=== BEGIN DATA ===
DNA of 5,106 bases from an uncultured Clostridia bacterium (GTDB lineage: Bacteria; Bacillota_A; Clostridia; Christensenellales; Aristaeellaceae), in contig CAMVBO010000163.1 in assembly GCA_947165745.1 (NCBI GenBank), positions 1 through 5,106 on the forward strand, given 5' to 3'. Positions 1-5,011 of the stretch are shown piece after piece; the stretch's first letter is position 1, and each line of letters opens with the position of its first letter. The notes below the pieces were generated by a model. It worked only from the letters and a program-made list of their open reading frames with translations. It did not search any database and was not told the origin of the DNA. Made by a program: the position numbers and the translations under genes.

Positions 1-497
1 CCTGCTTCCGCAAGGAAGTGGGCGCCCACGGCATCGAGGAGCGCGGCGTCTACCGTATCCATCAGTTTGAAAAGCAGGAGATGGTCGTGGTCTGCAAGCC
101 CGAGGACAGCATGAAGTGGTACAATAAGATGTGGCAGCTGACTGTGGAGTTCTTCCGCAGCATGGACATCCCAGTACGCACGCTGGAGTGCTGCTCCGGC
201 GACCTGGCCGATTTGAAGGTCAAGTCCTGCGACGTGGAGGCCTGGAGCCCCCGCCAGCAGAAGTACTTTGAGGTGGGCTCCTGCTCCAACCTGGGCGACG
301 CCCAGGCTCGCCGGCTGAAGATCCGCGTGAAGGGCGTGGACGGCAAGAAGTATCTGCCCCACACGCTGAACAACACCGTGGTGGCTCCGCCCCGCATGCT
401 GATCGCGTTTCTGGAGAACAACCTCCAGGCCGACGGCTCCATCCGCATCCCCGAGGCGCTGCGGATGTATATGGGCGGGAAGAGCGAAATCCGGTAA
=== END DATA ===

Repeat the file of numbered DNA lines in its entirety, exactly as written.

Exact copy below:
DNA of 5,106 bases from an uncultured Clostridia bacterium (GTDB lineage: Bacteria; Bacillota_A; Clostridia; Christensenellales; Aristaeellaceae), in contig CAMVBO010000163.1 in assembly GCA_947165745.1 (NCBI GenBank), positions 1 through 5,106 on the forward strand, given 5' to 3'. Positions 1-5,011 of the stretch are shown piece after piece; the stretch's first letter is position 1, and each line of letters opens with the position of its first letter. The notes below the pieces were generated by a model. It worked only from the letters and a program-made list of their open reading frames with translations. It did not search any database and was not told the origin of the DNA. Made by a program: the position numbers and the translations under genes.

Positions 1-497
1 CCTGCTTCCGCAAGGAAGTGGGCGCCCACGGCATCGAGGAGCGCGGCGTCTACCGTATCCATCAGTTTGAAAAGCAGGAGATGGTCGTGGTCTGCAAGCC
101 CGAGGACAGCATGAAGTGGTACAATAAGATGTGGCAGCTGACTGTGGAGTTCTTCCGCAGCATGGACATCCCAGTACGCACGCTGGAGTGCTGCTCCGGC
201 GACCTGGCCGATTTGAAGGTCAAGTCCTGCGACGTGGAGGCCTGGAGCCCCCGCCAGCAGAAGTACTTTGAGGTGGGCTCCTGCTCCAACCTGGGCGACG
301 CCCAGGCTCGCCGGCTGAAGATCCGCGTGAAGGGCGTGGACGGCAAGAAGTATCTGCCCCACACGCTGAACAACACCGTGGTGGCTCCGCCCCGCATGCT
401 GATCGCGTTTCTGGAGAACAACCTCCAGGCCGACGGCTCCATCCGCATCCCCGAGGCGCTGCGGATGTATATGGGCGGGAAGAGCGAAATCCGGTAA